Arrow-right Camera
The Spokesman-Review Newspaper

The Spokesman-Review Newspaper The Spokesman-Review

Spokane, Washington  Est. May 19, 1883
Clear Day 70° Clear

The other BTS will return to the Lucky You

Built to Spill is Doug Martsch, Melanie Radford, and Teresa Esguerra. They'll be at the Lucky You Lounge on Thursday, Aug. 11.  (Courtesy photo)
Built to Spill is Doug Martsch, Melanie Radford, and Teresa Esguerra. They'll be at the Lucky You Lounge on Thursday, Aug. 11. (Courtesy photo)

There is more than one BTS in the world of music. There is the pop act from South Korea, which is somehow ubiquitous, even without touring. And then there is the BTS of the indie rock world, Built to Spill.

The Boise-based band, which was formed 30-years ago by vocalist-guitarist Doug Martsch, is heavily influenced by popular guitar heroes, like Neil Young and such independent artists such as Sonic Youth, Dinosaur Jr. and the Butthole Surfers.

“The guitarists from some of those bands back in the ‘80s had a huge impact on me,” Martsch said by phone from Portland. “But then again I was heavily impacted by people from Boise. Scott Schmaljohn from Treepeople taught me scales. I learned a lot from Brett Nelson when he was in Built to Spill. They are two great guitarists who were like Jimi Hendrix and Jimmy Page, at least to me. I was lucky to have hometown heroes.”

Boise had an effect on Martsch as well. “I grew up there and it’s a significant place since that’s where my formative years were,” Martsch said. “Boise is a lot like Spokane. They’re both cities that are smaller than Portland and Seattle, where people tend to move to. You had to make your own fun when I was growing up in Boise. I saw hardcore shows in Boise but if I wanted to see R.E.M., I had to go to Portland. But now both Boise and Spokane have changed. There’s so much more to do in both of those cities. There are options in those cities when it comes to seeing bands.”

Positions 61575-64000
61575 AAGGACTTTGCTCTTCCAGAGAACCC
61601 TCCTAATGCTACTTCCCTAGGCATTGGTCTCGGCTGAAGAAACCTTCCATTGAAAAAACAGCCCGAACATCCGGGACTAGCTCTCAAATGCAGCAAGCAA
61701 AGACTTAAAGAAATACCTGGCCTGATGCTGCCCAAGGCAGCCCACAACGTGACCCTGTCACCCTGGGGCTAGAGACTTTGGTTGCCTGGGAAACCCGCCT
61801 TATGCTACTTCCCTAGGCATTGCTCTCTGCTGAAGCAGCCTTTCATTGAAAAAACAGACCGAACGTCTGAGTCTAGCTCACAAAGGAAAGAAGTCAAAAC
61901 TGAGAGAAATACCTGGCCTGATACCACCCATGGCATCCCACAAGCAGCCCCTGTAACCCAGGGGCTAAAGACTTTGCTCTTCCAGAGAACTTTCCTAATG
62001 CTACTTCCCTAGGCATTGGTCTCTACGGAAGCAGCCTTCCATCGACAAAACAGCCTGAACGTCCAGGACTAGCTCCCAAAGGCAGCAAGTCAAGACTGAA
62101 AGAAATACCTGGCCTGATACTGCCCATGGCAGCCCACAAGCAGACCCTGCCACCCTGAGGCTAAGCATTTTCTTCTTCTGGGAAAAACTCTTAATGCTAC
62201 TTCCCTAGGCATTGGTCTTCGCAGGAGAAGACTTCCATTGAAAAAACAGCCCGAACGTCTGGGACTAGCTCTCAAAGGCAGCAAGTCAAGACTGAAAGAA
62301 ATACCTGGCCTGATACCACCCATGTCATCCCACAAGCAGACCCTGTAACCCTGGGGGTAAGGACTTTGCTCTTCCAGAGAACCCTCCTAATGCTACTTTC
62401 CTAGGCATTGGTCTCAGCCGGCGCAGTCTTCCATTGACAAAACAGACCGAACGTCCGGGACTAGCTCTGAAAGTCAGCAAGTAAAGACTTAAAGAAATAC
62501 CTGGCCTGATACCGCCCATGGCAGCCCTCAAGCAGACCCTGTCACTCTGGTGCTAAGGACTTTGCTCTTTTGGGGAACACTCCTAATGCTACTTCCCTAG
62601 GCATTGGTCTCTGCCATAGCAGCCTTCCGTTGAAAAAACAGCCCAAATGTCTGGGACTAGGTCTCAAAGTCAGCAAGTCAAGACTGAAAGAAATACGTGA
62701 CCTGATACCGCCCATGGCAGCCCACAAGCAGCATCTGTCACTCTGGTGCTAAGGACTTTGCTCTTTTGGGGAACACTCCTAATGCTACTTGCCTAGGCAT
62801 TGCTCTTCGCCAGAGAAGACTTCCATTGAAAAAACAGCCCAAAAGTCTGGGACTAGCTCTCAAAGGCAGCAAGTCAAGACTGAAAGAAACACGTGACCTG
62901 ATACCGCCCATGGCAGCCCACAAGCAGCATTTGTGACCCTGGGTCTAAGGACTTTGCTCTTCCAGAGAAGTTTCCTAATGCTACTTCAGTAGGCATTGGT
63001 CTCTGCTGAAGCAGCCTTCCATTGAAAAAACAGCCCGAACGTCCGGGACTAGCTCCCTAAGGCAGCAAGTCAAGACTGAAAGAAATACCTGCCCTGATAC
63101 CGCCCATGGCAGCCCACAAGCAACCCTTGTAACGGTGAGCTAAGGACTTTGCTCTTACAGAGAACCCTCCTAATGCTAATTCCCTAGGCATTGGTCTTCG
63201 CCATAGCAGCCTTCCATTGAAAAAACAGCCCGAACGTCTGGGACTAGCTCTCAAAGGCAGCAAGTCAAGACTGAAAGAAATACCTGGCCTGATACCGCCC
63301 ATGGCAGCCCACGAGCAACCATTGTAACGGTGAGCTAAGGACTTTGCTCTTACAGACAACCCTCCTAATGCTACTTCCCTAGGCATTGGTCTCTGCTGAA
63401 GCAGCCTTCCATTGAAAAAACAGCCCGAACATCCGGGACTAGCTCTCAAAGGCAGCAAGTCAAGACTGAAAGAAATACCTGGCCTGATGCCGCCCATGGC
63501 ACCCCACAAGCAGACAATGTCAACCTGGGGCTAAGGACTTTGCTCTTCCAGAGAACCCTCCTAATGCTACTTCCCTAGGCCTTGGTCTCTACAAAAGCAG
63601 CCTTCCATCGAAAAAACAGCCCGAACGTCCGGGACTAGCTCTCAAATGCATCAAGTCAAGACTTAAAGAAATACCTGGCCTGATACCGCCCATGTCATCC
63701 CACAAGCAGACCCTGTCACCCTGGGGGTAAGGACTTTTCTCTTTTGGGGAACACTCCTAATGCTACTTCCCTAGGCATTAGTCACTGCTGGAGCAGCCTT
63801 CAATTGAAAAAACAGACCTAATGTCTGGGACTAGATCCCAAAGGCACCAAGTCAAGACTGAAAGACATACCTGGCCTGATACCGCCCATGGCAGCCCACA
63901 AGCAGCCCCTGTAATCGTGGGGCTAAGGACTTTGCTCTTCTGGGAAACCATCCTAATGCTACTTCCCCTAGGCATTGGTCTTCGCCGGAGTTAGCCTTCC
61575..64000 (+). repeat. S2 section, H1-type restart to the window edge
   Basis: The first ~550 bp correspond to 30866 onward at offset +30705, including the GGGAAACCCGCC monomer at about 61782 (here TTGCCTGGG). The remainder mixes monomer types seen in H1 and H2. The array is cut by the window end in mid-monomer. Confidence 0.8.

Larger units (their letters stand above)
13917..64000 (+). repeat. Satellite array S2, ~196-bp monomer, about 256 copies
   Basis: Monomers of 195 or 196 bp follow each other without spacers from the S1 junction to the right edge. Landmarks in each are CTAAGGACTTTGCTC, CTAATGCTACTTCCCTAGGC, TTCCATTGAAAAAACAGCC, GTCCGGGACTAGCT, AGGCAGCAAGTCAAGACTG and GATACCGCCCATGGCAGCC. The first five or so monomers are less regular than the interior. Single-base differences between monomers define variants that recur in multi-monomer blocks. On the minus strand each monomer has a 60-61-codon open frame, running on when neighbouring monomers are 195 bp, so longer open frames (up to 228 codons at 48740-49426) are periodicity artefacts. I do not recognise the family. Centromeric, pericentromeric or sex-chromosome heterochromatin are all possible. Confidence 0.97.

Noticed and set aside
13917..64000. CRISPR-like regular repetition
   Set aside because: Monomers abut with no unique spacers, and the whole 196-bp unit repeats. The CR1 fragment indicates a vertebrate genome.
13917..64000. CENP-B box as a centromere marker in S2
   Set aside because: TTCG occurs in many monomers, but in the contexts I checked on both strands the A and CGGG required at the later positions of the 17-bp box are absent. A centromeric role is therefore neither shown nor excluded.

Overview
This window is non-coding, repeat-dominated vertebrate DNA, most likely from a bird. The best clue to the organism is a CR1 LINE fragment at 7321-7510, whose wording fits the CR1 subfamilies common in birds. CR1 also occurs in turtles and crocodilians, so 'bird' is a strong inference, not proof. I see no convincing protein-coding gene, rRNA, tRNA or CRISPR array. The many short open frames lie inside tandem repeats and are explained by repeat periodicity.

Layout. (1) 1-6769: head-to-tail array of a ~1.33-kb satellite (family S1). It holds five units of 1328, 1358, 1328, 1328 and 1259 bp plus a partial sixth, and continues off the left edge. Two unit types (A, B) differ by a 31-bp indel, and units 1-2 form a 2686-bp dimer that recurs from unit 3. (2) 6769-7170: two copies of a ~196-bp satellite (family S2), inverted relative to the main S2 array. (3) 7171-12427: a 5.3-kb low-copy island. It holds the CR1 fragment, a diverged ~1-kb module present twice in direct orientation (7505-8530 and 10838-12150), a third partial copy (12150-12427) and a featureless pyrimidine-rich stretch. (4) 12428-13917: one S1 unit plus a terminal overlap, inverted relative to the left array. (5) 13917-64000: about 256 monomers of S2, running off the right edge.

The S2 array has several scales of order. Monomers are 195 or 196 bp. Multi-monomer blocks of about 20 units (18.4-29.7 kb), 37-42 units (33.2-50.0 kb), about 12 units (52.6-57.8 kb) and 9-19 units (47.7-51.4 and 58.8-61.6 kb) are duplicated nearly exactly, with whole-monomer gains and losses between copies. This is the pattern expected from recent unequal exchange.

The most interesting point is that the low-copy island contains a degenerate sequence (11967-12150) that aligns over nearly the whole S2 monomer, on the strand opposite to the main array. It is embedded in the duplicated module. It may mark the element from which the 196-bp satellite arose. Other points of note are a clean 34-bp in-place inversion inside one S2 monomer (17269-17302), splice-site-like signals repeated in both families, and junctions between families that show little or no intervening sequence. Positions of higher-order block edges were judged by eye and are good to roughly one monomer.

Folks can opt to catch Built to Spill on Thursday, Aug. 11 at the Lucky You Lounge. It’s an intimate show for a band with a loyal fan base and an extensive catalog. Built to Spill is 10 albums in with the release of its latest, “When the Wind Forgets Your Name.” Martsch downplays how difficult it is for the band to come up with a set list.

“I do my best and it helps to come up with a list when you don’t have any hits,” Martsch said. Well, Built to Spill doesn’t score much radio play but its fans hope to hear certain songs, such as “Carry the Zero,” and “The Plan,” which are from the band’s breakthrough release, 1999’s “Keep It Like a Secret.”

“I guess we have to play “Carry the Zero” and we do play it each night,” Martsch said. “Fans want to hear it so we’ll play ‘Carry the Zero’ and it’s our one constant. But we play some songs from ‘Keep it Like a Secret.’ I got a bit tired of those songs when we played them (for a 20th anniversary tour) a few years ago. I would like to play some weirder songs, some deeper cuts but we can only do so much.”

Expect Built to Spill, which also includes bassist Melanie Radford and drummer Teresa Esguerra, to preview some cuts from “When the Wind Forgets Your Name,” which will drop in late September. “It’s a collection of music with some diverse songs,” Martsch said. “The fans will have to hear the new stuff to know what I mean.”

Built to Spill will also toss in a few choice covers, which are typically reverential. BTS has been offering versions of Richard Hell, Cate LeBon and Bee Gees tunes.

“We’ve always liked slipping in some of our favorite songs,” Martsch said.

Martsch, who is considering moving from Boise to Portland, is hoping to have some time to explore Spokane prior to hitting the Lucky You stage.

“I only had the chance to check out Spokane before a show we did in 2017,” Martsch said. “It’s a really cool city. It’s like Boise, two cities that are taking off.”

The Spokesman-Review Newspaper

Local journalism is essential.

Give directly to The Spokesman-Review's Northwest Passages community forums series -- which helps to offset the costs of several reporter and editor positions at the newspaper -- by using the easy options below. Gifts processed in this system are not tax deductible, but are predominately used to help meet the local financial requirements needed to receive national matching-grant funds.

Active Person

Subscribe to the Spokane7 email newsletter

Get the day’s top entertainment headlines delivered to your inbox every morning.